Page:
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Small Things Considered   book icon  
by Henry Petroski (2003)

read: 13 May 2007
rating: [+]
category: non-fiction

The short thesis of this book is that there is no perfect design because everyone expects different things out of a product, whether it’s ease of use, cpst of building or ease of mass-producing. Petroski explains this for 300 pages or so with anecdotes ranging from his own reflections in his water glass to the history of the paper bag. Unlike other books of his which are often heavy research without as much reflection, this book almost swings too far the other way and has a lot of his ruminations on the design of everyday things. While this is interesting, sometimes it veers into what seems to be petty personal issues with design which are less interesting to me personally than, say, the actual history of the cup holder.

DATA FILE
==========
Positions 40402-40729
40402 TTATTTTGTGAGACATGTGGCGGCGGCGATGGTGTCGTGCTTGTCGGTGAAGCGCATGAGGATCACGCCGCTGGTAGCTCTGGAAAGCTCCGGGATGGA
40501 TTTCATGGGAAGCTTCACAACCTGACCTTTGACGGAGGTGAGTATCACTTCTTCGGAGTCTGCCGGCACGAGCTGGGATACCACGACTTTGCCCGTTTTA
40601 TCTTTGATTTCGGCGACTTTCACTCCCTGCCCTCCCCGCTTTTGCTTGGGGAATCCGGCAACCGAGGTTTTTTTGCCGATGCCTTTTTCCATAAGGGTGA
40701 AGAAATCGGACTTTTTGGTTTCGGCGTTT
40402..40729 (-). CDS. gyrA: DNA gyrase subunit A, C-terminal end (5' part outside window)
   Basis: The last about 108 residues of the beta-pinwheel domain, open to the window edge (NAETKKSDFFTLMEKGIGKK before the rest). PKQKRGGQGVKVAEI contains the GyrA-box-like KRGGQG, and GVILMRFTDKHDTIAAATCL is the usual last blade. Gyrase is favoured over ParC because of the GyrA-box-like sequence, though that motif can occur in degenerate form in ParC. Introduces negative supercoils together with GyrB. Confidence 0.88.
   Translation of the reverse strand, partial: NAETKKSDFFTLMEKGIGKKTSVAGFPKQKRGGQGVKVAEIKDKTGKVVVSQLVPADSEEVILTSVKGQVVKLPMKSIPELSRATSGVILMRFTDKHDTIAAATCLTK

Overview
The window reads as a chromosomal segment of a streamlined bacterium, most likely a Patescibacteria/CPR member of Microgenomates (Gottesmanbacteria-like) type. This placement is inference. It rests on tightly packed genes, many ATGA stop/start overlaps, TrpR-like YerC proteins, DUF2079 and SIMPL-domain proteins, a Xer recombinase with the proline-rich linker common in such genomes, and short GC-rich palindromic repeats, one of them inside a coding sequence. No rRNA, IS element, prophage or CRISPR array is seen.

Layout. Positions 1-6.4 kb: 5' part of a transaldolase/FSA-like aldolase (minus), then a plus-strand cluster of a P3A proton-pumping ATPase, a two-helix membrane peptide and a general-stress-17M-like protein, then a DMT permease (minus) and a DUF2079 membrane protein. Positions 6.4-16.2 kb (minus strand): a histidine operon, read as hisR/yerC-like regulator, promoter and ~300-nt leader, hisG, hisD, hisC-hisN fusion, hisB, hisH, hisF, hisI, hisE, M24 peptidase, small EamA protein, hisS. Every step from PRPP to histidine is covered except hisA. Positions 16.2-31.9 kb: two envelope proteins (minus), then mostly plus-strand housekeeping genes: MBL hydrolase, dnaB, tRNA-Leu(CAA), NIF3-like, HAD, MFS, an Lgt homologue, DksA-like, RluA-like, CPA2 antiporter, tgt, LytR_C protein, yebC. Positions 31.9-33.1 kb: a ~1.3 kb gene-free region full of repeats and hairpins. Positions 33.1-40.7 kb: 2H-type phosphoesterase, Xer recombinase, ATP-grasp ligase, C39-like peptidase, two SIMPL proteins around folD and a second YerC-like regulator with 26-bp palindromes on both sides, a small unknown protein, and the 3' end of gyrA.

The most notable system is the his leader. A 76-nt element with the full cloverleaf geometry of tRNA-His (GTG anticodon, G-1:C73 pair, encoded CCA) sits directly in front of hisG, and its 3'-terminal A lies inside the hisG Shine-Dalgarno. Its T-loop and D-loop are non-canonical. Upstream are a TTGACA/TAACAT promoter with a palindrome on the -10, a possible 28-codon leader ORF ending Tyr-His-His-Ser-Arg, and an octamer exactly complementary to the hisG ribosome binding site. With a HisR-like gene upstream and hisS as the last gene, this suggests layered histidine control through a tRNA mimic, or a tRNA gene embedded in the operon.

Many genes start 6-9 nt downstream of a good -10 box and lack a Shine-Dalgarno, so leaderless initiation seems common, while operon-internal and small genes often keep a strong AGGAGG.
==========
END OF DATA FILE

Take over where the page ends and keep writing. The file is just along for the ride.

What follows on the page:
So it goes back and forth, sometimes tending towards deep explanations of everyday things and sometimes just personal observations. I didn’t feel this book was one of his strongest unless you really want to get to know Petroski the man, but it’s still full of weird little facts that you really wouldn’t find otherwise.

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